5 Key Terms to Know About Student Loans
If you are new to borrowing student loans, or just need a refresher on some key terms, we have you covered. Our recent What to Know About Student Loans webinar took a deep dive into some key terms and ways to be a wise borrower as you consider your student loan options. If you missed it, check out the recording here. If you want to know more about some of the key terms we discussed, keep reading.
Interest rate is the percentage of the amount borrowed that the lender charges for the use of its money. Or, stated another way, interest rate is the cost to borrow money. Interest rate is expressed as a percentage, and the range of the interest rate assigned to a particular loan will be available to view before you apply. As you research student loans, you will notice that some loans only offer fixed interest rates (such as the Direct Subsidized Loan, Direct Unsubsidized Loan, and Direct PLUS Loan) while other loans, in particular private or alternative loans, offer both fixed and variable rates. For fixed interest rate loans, the rate never changes. As a result, your monthly repayment will remain the same once you being repaying the principal and interest on the loan. With variable interest rates, there is a possibility (a likely possibility) that the interest rate will change over the life of the loan, meaning your monthly repayment will change over time. If you decide to go with a variable interest rate loan, make sure you understand your starting interest rate and the highest possible interest rate.
From a budget standpoint, it is certainly easier to plan repayment with a fixed interest rate loan. With a variable interest rate, you need to be prepared that, as market conditions change, so too could your loan payment. You may also notice while researching that when comparing fixed vs. variable interest rates, some lenders will offer a better (lower) rate for the variable interest rate loan compared to the fixed. But remember that the variable rate loan could change. You are essentially making a trade off by taking a potentially higher fixed interest rate to lock in vs. risking that a variable rate loan could go up over the life of the loan.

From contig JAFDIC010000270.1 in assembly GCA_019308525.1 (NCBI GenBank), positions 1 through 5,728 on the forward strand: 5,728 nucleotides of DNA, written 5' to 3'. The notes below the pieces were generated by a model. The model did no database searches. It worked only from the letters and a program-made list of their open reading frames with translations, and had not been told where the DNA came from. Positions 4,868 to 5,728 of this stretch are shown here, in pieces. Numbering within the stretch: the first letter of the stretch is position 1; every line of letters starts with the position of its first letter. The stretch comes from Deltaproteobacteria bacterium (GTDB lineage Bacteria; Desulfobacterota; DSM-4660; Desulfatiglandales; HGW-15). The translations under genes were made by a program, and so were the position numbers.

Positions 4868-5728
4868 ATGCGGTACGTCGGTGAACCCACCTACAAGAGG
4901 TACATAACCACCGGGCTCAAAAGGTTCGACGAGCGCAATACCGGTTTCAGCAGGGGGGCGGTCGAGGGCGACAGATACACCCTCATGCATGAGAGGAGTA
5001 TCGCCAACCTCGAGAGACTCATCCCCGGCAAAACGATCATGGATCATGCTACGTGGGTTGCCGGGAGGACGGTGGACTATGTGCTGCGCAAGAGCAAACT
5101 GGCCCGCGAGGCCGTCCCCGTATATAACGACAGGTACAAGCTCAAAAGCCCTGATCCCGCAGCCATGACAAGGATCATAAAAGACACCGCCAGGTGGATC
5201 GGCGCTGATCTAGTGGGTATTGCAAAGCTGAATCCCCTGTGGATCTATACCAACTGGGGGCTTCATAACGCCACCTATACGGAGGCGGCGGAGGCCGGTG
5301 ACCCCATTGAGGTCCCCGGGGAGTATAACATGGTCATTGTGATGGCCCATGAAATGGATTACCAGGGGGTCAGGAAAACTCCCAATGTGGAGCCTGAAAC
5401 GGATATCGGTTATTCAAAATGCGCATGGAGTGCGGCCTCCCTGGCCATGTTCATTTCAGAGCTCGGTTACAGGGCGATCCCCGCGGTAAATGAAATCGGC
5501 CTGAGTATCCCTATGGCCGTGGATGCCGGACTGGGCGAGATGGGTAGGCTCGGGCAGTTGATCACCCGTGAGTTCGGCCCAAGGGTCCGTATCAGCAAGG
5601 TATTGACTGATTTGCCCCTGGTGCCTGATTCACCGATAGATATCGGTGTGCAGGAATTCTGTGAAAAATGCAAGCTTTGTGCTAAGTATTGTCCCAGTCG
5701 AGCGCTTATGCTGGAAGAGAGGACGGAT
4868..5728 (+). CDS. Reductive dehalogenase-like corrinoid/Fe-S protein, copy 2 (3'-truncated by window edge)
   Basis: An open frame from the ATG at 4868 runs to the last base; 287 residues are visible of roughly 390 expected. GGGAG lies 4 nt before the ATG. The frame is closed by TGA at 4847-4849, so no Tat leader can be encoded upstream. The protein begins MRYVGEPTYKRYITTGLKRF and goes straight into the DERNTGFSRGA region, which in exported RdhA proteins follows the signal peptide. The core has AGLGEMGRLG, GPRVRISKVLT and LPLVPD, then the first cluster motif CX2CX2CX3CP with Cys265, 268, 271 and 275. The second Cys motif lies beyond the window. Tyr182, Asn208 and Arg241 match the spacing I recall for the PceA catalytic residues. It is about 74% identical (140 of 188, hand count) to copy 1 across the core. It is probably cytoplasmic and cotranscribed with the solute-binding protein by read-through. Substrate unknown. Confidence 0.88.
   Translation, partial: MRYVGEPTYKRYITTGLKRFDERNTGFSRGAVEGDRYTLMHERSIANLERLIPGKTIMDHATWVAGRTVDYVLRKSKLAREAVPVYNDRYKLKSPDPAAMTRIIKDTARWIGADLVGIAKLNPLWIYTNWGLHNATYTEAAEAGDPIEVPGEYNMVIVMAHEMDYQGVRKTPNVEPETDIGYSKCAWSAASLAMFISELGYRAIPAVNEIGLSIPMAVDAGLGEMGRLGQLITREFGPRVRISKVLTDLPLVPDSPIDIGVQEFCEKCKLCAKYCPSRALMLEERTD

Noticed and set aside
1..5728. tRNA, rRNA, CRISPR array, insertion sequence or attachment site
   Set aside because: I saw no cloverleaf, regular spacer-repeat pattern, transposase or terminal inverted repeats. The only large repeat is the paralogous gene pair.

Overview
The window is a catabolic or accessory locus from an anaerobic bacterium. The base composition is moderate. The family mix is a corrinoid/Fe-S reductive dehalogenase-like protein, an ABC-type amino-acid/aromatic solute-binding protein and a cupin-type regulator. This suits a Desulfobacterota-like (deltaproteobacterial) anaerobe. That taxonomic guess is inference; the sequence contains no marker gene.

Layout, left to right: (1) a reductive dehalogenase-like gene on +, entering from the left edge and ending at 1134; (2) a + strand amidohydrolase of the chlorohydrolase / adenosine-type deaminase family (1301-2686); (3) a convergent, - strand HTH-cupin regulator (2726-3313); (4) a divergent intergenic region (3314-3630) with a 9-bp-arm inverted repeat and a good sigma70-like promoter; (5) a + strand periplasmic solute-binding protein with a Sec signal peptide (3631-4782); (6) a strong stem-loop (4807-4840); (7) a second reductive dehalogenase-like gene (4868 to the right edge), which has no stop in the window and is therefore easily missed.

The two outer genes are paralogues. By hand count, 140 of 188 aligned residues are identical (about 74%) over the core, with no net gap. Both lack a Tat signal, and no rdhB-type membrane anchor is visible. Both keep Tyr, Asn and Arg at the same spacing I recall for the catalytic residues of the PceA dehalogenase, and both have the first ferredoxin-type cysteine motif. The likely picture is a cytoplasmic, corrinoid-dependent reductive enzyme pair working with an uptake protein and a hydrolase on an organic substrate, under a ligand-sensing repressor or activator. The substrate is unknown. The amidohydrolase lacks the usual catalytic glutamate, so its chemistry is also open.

Annual Percentage Rate (APR)
Annual Percentage Rate, or APR, is the annual cost of the loan, including fees, expressed as a percentage. Since APR includes any fees associated with borrowing the loan, it represents the true cost of the loan and, subsequently, provides the best "apples to apples" comparison between loans. Also, it's important to remember that while one loan may have a lower interest rate compared to another, the APR might be higher (depending on fees).
Repayment term specifies the length of time to repay a loan. Repayment term is typically expressed in number of years (for example, 7, 10 or 15 years). From a total cost perspective, the repayment term, along with the interest rate and APR, have a direct impact on the total cost of the loan. Assuming interest rates are the same, the longer the repayment term, the more you will pay over the life of the loan. Furthermore, as you are researching loan options, you will notice that many lenders offer multiple repayment options and the range of offered interest rates might vary depending on the repayment term.